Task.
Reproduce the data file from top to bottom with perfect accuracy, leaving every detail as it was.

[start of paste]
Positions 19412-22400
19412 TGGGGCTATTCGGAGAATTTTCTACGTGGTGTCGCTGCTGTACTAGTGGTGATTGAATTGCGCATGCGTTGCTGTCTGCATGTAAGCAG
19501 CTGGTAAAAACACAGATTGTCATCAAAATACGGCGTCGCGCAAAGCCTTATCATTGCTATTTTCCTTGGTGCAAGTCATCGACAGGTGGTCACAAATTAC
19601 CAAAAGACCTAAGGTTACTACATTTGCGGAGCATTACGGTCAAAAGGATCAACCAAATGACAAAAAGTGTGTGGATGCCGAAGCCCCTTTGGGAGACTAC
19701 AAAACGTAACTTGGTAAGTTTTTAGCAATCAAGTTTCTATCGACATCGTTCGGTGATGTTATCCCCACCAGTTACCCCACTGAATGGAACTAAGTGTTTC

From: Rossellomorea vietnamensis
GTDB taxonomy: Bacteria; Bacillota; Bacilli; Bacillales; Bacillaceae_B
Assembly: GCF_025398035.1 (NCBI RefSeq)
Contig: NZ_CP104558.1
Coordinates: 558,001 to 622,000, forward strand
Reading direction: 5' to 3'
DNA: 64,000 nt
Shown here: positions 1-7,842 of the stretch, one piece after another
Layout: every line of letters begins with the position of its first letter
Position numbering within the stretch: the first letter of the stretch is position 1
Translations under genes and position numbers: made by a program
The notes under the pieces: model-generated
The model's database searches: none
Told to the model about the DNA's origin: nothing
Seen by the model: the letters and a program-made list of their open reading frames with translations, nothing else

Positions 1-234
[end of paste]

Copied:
Positions 19412-22400
19412 TGGGGCTATTCGGAGAATTTTCTACGTGGTGTCGCTGCTGTACTAGTGGTGATTGAATTGCGCATGCGTTGCTGTCTGCATGTAAGCAG
19501 CTGGTAAAAACACAGATTGTCATCAAAATACGGCGTCGCGCAAAGCCTTATCATTGCTATTTTCCTTGGTGCAAGTCATCGACAGGTGGTCACAAATTAC
19601 CAAAAGACCTAAGGTTACTACATTTGCGGAGCATTACGGTCAAAAGGATCAACCAAATGACAAAAAGTGTGTGGATGCCGAAGCCCCTTTGGGAGACTAC
19701 AAAACGTAACTTGGTAAGTTTTTAGCAATCAAGTTTCTATCGACATCGTTCGGTGATGTTATCCCCACCAGTTACCCCACTGAATGGAACTAAGTGTTTC

From: Rossellomorea vietnamensis
GTDB taxonomy: Bacteria; Bacillota; Bacilli; Bacillales; Bacillaceae_B
Assembly: GCF_025398035.1 (NCBI RefSeq)
Contig: NZ_CP104558.1
Coordinates: 558,001 to 622,000, forward strand
Reading direction: 5' to 3'
DNA: 64,000 nt
Shown here: positions 1-7,842 of the stretch, one piece after another
Layout: every line of letters begins with the position of its first letter
Position numbering within the stretch: the first letter of the stretch is position 1
Translations under genes and position numbers: made by a program
The notes under the pieces: model-generated
The model's database searches: none
Told to the model about the DNA's origin: nothing
Seen by the model: the letters and a program-made list of their open reading frames with translations, nothing else

Positions 1-234